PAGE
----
Bill Hegbli
View Profile
Eternal Order
Fort Wayne, Indiana
21120 Posts

Profile of Bill Hegbli
I have to admit it was not so wonderful for me. Dave Womach's constant interruptions and taking the personality guest off topic and drifting away from what was the topic, was very annoying for me.

I took from it, Dave does not recognize that he is a success in his own right, and I really felt he was just trying to get information for himself, and not those that really need it.

His approach was totally different then last year's, and I felt, I was not getting the information the person was hoping to give.

I would have been interested in know how the promoter got to be a promoter, being he was a failure as a performer. With his attitude I don't see how he ever got anyone to work for him. I did catch, he is very difficult to get ahold of, and that may be his secret, as he is never available. The actual people that know how to talk to and treat people actually makes his business a success. Just did not like the guy, and his smirk he had throughout the interview.

This really missed the mark this year. Dave should have just done all the video topics himself.

Again, no props or examples to actually see. If Dave did not have those posters, we would have no examples of what they were talking about.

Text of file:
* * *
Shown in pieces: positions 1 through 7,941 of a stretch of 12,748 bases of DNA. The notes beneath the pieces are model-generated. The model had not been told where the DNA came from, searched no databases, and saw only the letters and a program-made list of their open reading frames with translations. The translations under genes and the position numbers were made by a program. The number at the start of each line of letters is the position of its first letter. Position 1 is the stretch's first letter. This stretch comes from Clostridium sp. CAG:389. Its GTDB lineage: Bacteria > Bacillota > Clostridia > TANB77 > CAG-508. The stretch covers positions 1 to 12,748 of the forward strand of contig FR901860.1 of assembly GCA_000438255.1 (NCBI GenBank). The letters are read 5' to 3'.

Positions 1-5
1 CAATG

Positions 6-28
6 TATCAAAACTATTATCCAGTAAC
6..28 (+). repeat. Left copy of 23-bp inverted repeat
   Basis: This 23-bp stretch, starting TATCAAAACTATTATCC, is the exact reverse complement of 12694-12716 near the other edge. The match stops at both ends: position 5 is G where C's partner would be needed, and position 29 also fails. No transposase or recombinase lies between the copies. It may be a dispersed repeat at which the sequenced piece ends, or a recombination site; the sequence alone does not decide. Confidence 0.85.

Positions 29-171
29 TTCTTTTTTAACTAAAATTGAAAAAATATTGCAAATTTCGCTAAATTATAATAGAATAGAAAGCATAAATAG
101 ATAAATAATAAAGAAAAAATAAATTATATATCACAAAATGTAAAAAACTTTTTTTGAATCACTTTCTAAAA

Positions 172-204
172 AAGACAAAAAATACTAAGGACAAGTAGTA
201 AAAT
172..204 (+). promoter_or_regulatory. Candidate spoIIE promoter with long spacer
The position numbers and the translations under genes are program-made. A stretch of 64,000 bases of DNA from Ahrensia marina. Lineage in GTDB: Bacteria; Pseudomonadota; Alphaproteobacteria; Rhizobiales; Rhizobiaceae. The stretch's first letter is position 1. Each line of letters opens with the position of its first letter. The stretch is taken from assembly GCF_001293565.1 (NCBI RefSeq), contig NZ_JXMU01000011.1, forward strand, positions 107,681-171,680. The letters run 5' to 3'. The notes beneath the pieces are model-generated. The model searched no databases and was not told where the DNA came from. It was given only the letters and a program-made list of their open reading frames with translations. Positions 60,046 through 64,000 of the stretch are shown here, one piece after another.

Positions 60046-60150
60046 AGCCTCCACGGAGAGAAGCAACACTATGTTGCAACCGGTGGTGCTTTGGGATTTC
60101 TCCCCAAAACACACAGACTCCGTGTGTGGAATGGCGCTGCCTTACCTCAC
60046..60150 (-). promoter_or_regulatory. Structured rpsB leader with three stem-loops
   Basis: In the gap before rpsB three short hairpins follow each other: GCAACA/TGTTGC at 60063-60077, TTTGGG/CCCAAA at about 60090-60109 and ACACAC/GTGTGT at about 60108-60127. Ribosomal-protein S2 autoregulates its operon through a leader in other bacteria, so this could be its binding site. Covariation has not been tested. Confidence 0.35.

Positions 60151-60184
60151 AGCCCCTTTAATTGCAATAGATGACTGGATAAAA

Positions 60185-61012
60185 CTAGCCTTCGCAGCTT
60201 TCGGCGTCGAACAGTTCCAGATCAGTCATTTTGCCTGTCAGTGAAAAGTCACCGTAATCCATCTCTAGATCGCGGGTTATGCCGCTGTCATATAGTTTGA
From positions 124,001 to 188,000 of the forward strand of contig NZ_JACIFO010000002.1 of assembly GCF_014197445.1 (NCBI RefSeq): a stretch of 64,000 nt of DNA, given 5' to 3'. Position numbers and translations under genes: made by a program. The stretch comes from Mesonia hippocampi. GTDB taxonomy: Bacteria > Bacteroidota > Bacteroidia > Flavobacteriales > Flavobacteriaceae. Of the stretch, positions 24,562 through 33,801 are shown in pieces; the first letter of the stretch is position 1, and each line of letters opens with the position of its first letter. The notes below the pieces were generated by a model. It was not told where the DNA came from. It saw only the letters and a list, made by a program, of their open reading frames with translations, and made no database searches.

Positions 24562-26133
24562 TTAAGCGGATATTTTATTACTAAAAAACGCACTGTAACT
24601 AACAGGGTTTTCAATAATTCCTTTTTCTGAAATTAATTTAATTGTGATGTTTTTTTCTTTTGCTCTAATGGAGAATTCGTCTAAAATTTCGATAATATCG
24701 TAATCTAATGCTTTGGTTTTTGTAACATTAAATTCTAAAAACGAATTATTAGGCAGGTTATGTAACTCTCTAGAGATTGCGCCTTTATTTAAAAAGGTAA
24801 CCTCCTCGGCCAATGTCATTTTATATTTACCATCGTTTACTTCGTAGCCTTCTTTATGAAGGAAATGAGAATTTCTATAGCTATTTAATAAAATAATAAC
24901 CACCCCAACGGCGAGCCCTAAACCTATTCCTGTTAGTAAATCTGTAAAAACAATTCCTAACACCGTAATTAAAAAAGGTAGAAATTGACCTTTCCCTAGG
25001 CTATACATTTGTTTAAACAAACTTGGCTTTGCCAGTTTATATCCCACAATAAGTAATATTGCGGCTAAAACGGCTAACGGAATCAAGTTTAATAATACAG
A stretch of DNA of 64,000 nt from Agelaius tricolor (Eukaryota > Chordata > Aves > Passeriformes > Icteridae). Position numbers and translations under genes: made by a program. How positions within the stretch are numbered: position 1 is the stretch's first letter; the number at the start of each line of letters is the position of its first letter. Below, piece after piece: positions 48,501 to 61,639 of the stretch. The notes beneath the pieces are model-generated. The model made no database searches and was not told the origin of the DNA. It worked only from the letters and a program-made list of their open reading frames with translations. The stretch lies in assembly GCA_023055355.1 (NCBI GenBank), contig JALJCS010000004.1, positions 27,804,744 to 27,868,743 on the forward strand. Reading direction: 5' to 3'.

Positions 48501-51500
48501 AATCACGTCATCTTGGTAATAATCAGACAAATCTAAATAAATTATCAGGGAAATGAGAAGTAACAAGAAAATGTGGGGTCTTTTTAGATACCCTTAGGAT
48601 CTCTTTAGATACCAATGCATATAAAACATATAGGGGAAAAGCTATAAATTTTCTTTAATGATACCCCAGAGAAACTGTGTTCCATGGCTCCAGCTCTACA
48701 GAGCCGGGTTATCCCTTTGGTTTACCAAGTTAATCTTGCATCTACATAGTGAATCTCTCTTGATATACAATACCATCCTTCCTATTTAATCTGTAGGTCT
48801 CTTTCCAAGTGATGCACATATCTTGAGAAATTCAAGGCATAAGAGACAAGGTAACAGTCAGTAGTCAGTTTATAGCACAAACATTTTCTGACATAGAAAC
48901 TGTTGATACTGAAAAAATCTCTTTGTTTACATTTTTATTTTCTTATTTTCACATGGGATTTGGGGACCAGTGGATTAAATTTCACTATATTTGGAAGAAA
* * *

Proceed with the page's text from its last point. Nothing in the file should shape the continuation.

I once was invited to dinner by a famous magician. When I arrived, this guy I knew nothing about, or did not recognize him in any way, introduced himself and started talking. All through dinner, I was trying to converse with that actual person I was hoping to talk to. The other guy kept getting loud and interrupting with his nonsense. Long story short, I barely got to say hello to the actual person, and left with a lot opportunity.

This is how I felt with this years videos. So many lost opportunities to learn something I did not know previously.

Dave Womach, you are at the top of your career as a variety entertainer, I don't know what you consider as success, but I believe you have hit the top already.

Chance Wolf, why did you know turn off the camera and tell Chance, you would wait while he found the other working parts. Thinking about it, why didn't you do that with all of them. Again, they were totally not prepared for the interview.